Detroit Area Study, 1954: Ideal Family Size in Detroit and Administrative Behavior in a Metropolitan Community (ICPSR 7318)
This study of adults aged 21 and older in the Detroit metropolitan area provides information on their contact with and attitudes toward government administrative agencies, their views regarding civic duties, and their organizational memberships in 1954. The study was a combination of two separate studies: IDEAL FAMILY SIZE IN DETROIT by Ronald Freedman, and ADMINISTRATIVE BEHAVIOR IN A METROPOLITAN COMMUNITY by Morris Janowitz. Respondents were asked about their contact with and knowledge of various agencies, including the Michigan Employment Security Commission and the Social Security Department. They were asked to evaluate the performance of the public schools, the County Sheriff's Department, state and local police, and local, county, and state government officials. Several questions were asked to determine the respondents' attitudes toward government employment and employees, specifically the prestige of various jobs in the public sector compared with comparable jobs in the private sector, and their preference for working for the United States government or a private firm. Other questions probed respondents' living experiences before coming to Detroit, their feelings about living in Detroit, and their views about collectivist versus individualist ideology, a national health insurance plan, military draft, taxes, changes in the Social Security system, the role of political influence in enabling private citizens to get help from government agencies, and the ideal family size. Also explored were respondents' understanding of the meaning of "red tape" and how much of it they thought was necessary, and their views on the extent of government's role in solving problems such as unemployment, education, and housing. Respondents were also asked about their political activities, political party preference, and electoral and voting participation. They were asked to identify the mass media on which they relied most for political information, the organizations they belonged to, and if they had a television set. Demographic variables specify age, sex, education, place of birth, marital status, number of children, nationality, religious preferences, occupation, family income, length of residence in the Detroit area, home ownership, length of time at present residence, and class identification.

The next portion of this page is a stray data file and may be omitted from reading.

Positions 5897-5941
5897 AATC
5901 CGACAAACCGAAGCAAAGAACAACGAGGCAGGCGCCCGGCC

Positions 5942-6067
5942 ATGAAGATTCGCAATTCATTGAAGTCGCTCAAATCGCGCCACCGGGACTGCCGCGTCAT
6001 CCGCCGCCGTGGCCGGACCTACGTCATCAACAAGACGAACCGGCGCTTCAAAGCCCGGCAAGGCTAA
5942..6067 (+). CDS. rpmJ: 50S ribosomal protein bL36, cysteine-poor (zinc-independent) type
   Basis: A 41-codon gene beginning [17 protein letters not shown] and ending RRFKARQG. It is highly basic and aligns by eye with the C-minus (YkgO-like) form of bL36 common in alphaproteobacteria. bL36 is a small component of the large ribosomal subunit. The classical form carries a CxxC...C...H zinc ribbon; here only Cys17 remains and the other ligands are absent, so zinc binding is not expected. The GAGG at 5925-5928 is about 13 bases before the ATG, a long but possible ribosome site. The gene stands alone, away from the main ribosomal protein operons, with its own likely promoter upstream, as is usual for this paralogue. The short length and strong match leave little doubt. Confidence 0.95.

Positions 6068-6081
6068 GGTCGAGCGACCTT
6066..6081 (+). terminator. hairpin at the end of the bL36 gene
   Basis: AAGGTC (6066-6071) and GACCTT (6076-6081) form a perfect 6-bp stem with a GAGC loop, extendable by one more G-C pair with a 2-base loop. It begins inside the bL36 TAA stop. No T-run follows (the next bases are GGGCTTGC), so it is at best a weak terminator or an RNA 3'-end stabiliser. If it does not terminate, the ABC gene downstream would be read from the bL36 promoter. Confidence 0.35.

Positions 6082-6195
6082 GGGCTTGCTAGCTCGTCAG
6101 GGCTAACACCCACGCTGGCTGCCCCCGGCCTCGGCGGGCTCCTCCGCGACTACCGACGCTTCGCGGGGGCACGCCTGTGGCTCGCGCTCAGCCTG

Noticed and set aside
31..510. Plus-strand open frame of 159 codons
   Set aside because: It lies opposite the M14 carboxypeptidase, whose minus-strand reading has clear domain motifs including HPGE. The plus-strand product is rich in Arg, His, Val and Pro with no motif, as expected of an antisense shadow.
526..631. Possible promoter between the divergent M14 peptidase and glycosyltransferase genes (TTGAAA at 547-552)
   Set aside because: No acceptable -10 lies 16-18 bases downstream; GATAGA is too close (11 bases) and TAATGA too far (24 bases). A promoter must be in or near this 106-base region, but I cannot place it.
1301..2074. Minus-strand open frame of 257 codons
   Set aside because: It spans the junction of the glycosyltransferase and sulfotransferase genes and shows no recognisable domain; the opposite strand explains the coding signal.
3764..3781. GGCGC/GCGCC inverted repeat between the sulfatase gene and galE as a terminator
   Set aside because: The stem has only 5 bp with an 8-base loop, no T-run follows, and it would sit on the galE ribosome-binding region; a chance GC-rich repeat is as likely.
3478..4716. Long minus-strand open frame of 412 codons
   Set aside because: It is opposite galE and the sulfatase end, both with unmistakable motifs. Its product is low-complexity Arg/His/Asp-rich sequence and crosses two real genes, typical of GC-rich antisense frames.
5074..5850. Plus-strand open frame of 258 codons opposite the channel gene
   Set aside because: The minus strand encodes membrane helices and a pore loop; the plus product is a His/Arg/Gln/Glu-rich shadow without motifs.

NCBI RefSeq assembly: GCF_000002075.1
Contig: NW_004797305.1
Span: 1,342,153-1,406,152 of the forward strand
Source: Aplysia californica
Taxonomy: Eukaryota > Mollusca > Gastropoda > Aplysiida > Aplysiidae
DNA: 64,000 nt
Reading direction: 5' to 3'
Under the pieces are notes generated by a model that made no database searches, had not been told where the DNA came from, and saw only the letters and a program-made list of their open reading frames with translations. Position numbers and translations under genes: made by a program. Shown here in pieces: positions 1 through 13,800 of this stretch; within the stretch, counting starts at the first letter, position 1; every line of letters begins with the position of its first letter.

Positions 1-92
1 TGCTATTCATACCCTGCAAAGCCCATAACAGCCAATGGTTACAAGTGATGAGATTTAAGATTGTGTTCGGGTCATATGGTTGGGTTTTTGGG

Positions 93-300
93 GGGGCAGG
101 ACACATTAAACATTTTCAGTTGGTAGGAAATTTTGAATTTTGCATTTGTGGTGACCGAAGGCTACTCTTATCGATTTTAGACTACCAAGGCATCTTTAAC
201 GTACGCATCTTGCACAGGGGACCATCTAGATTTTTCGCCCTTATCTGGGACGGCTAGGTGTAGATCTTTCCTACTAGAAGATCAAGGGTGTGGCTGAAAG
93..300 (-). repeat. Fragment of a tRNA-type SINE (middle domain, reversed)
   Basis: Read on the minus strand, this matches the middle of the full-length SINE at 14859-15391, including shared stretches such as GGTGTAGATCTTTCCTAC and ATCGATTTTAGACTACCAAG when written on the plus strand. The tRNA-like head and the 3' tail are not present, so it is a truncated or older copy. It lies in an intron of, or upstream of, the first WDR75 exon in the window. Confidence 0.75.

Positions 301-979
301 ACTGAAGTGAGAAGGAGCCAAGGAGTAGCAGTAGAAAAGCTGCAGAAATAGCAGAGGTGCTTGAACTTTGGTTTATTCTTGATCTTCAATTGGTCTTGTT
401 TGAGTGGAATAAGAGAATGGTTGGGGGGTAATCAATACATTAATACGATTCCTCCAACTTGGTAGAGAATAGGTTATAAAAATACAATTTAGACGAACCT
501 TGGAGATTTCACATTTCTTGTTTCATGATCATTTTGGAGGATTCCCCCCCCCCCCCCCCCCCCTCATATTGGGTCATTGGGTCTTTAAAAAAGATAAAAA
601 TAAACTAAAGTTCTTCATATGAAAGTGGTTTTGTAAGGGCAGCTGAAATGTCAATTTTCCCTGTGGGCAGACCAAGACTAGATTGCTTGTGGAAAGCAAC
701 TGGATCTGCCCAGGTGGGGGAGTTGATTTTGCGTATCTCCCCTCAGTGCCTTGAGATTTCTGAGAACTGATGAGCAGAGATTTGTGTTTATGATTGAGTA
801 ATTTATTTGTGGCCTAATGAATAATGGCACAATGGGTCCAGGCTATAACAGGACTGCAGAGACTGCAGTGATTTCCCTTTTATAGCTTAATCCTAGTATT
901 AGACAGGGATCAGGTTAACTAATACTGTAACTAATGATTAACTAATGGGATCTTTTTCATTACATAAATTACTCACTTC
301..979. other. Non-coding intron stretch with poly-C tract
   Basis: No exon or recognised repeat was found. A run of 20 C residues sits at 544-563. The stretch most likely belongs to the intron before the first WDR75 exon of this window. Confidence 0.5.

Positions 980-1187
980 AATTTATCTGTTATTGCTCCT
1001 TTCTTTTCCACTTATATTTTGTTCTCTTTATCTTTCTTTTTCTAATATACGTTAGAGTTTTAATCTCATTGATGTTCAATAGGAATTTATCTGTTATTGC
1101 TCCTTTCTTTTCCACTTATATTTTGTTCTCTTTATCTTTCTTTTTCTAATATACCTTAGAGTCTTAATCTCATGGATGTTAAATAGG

More information about the Detroit Area Studies Project is available on the Detroit Area Studies Project Web site.
Series: Detroit Area Studies Series
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Freedman, Ronald, and Morris Janowitz. Detroit Area Study, 1954: Ideal Family Size in Detroit and Administrative Behavior in a Metropolitan Community. ICPSR07318-v2. Ann Arbor, MI: Inter-university Consortium for Political and Social Research [distributor], 2010-07-22. http://doi.org/10.3886/ICPSR07318.v2
Persistent URL: http://doi.org/10.3886/ICPSR07318.v2
Scope of Study
Subject Terms: bureaucracy, cities, civil service, economic behavior, families, family life, family size, government agencies, government employees, government services, memberships, military draft, occupations, political affiliation, political attitudes, political participation, public officials, Social Security
- 1954 (Spring)
Although this study also included a sample of interviews conducted in Macomb and Oakland counties, only the Wayne County data is included in this collection.
Variables V55 and V66 contain unknown codes.
Sample: The sample of dwelling units was selected using a multistage area probability design. Census tracts and blocks were selected with probabilities proportional to size. Approximately three dwelling units were selected in each block. One adult, aged 21 years and older, was selected randomly within each household.
Extent of Processing: ICPSR data undergo a confidentiality review and are altered when necessary to limit the risk of disclosure. ICPSR also routinely creates ready-to-go data files along with setups in the major statistical software formats as well as standard codebooks to accompany the data. In addition to these procedures, ICPSR performed the following processing steps for this data collection:
- Created variable labels and/or value labels.
- Created online analysis version with question text.
- Checked for undocumented or out-of-range codes.
Original ICPSR Release: 1984-05-10
- 2010-07-22 SPSS, SAS, and Stata setup files and ready-to-go files were released with variable labels and value labels. Online analysis capabilities with question text were also added.
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